The tropic movement in response to gravity of earth is called geotropism or gravitropism. The tip of the stem grows away from the gravity (negative geotropism) and the root tips grow towards it (positive geotropism). Unilateral gravity causes curvature in the region of elongation of stem and root. Geotropism can be demonstrated by simple experiments:
- Seed of grams are soaked in water. Four soaked seeds are placed between two Petri dishes in cotton. North, south, east and west are marked on the dishes. The dishes are fixed on a stand. The seeds are allowed to grow. After some days the position of dishes is changed. The stem and root shows curvature. It is found that the stem always move upward. Hence it shows negative geotropism. Root always bents downward. It shows positive geotropism.
- Plant faces stimulus of gravity equally on revolving klinostat. Therefore, curvature is not caused in the tips of roots and stem.
Mechanism of Geotropism
It is believed that the stimulus of gravity is received by root cap. The root tips were removed from roots of pea. They did not respond to the gravity. It is believed that root cap produces an inhibitor on the lower side of the roots. It stops the growth and the root bends down.
(a) Cholodny Went Theory of Geotropism
This theory suggests that differential growth in geotropism is caused due to unequal distribution of auxin (IAA) in the upper and lower halves of the shoot. Auxin has following affects in stem and roots:
- Stem: The high concentration of auxin stimulates cell elongation in stems. More auxin accumulates on lower side. It increases the growth on lower side. Therefore, the stem curves upward.
- Root: High concentration of auxin inhibits the cell elongation in roots. Auxin accumulates on the lower side in a horizontally placed. Therefore, the root moves downward. Roots are much more sensitive to auxin than the stems. Ethylene is synthesized when auxin accumulates in root. It inhibits the root growth.
Current evidences show that the Cholodny — Went theory is not valid. The unequal distribution of auxin does not play much role in the geotropism.
(b) Statolith Theory of Geotropic Response
Cotlieb Haberlandt and B. Nemec proposed this theory. According to this theory the stimulus of gravity is received by statoliths. Statolith is specialized plastids called amyloplasts. The cells containing amyloplasts are called statocysts. These amyloplasts have large dense starch grains in them. The starch grains settle in the cells of the root cap in response to gravity and receive the stimulus of gravity. The statocysts are present in tips of coleoptiles, the root endodermis, and the sheath of vascular bundles of hypocotyls, epicotyls, and young foliage.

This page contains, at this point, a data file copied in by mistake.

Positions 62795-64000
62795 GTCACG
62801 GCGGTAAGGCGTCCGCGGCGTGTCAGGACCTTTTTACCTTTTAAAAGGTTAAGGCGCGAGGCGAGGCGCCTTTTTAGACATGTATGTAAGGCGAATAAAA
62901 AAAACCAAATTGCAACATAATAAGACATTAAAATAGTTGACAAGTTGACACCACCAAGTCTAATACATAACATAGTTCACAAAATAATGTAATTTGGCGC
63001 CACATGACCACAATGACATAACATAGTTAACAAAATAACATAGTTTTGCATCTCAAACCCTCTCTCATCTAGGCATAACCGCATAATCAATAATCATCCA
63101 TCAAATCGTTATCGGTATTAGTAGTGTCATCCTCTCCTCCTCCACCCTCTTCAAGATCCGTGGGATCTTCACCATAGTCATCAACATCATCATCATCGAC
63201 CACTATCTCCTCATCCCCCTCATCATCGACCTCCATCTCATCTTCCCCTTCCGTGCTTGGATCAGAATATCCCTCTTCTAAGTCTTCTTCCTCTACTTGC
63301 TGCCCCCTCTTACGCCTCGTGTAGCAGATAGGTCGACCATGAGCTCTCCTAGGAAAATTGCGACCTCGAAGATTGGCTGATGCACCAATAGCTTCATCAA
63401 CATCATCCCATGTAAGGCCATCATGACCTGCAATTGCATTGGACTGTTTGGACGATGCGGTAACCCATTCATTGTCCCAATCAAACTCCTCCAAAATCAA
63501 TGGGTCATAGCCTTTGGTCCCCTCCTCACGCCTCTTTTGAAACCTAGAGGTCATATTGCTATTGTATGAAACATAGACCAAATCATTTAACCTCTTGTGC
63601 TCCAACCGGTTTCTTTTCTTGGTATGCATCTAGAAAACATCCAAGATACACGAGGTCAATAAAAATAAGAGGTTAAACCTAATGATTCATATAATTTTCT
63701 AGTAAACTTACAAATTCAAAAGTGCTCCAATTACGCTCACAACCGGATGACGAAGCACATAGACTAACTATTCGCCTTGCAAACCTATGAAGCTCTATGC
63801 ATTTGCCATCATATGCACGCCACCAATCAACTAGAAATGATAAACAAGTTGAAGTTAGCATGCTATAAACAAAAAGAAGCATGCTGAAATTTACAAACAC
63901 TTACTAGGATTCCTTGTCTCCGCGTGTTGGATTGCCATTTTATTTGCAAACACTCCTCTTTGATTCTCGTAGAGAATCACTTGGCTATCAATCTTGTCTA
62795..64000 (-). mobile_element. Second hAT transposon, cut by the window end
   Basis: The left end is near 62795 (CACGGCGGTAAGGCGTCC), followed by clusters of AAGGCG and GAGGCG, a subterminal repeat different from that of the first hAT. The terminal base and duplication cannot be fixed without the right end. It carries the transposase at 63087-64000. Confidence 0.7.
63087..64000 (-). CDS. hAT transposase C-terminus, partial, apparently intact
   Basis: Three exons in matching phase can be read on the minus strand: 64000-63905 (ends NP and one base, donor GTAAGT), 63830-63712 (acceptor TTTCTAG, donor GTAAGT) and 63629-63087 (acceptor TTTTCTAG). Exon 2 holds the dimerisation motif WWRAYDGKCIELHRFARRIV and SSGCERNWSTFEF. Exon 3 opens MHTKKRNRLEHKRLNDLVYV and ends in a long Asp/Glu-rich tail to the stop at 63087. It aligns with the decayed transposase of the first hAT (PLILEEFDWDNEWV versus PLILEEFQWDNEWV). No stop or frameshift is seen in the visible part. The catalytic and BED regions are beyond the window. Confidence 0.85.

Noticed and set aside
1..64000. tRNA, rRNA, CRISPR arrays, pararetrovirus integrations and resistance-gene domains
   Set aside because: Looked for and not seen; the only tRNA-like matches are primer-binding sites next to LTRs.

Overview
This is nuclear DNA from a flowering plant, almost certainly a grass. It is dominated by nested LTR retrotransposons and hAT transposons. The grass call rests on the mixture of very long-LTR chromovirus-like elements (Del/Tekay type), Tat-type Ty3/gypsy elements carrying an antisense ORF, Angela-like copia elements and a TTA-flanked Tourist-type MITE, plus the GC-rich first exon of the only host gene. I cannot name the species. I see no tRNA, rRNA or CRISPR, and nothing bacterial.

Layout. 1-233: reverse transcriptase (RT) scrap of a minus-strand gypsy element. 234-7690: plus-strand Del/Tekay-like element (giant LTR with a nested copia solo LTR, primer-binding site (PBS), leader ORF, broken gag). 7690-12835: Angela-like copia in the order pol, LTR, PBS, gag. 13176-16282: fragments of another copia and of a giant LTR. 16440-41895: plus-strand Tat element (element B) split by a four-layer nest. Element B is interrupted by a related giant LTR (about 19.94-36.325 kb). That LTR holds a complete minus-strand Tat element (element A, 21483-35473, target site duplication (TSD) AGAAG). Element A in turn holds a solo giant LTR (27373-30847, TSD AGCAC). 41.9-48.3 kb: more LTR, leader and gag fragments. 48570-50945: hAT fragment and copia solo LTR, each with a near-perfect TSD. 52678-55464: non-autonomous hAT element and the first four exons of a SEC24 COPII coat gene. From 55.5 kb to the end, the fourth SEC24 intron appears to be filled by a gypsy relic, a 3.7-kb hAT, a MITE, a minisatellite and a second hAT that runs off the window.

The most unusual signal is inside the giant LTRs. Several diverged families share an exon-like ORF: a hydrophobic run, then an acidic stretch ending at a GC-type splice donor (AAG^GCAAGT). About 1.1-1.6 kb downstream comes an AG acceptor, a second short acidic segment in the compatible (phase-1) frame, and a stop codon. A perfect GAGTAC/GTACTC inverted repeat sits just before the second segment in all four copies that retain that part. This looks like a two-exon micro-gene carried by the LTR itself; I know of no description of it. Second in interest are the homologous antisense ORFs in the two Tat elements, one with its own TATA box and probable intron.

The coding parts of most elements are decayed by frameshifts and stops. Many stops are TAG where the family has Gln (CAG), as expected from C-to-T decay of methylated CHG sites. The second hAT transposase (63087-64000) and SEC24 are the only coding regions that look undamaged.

Working of statolith
Statolith works in a following way:
- This theory suggests that the plant moves from a vertical to a horizontal position. As a result the statoliths change their position in the cell
- The Statolith fall on the endoplasmic reticulum in a different part of the cell.It releases calcium ions there. High concentration of calcium ions activates calmodulin. Calmodulin is a small protein present in the cells.
- Calmodulin activates several enzyme systems. These enzymes activate the growth of the cell. Calmodulin switch on the pump for calcium ion and IAA present in the cell membrane. Calcium ions and IAA pass across the tissue of the stern or root from cell to cell. It increases or decreases growth in different regions.
Evidences in support of this theory
Following facts support the statolith theory of geotropic response:
I. Some mutant maize has smaller amyloplasts. They are less sensitive to the stimulus of gravity.
2. The treatment of coleoptiles with gibberellins and kinetin at high temperatures destroy the amyloplasts. Therefore, these stem and coleoptile do not respond to stimulus of gravity. The starch grains reappear in amyloplasts after sometime. Therefore, the sensitivity reappears.
(c) Role of root cap In Geotropism (Inhibition theory)
The geotropism in root is inhibited with the removal of cap. It is restored with the regeneration of cap. Therefore, some plant physiologist believes that root cap regulates the geotropism. It has been proved by experiments.
- In one experiment half of the root cap of maize root tip was removed. The root develops curvature toward the side of the remaining half cap.
- The cap of maize root is removed. It increases the growth rate of its roots
- In another experiment the maize caps are placed on the tip of lentil roots. It decreases root elongation.
These observations suggest that the root cap cells produce abscisic acid. Abscisic acid is a growth inhibitor hormone. It is transported into the elongation zone the action of gravity. It accumulates there and inhibit the cellular elongation on the lower side of the roots placed in a horizontal position.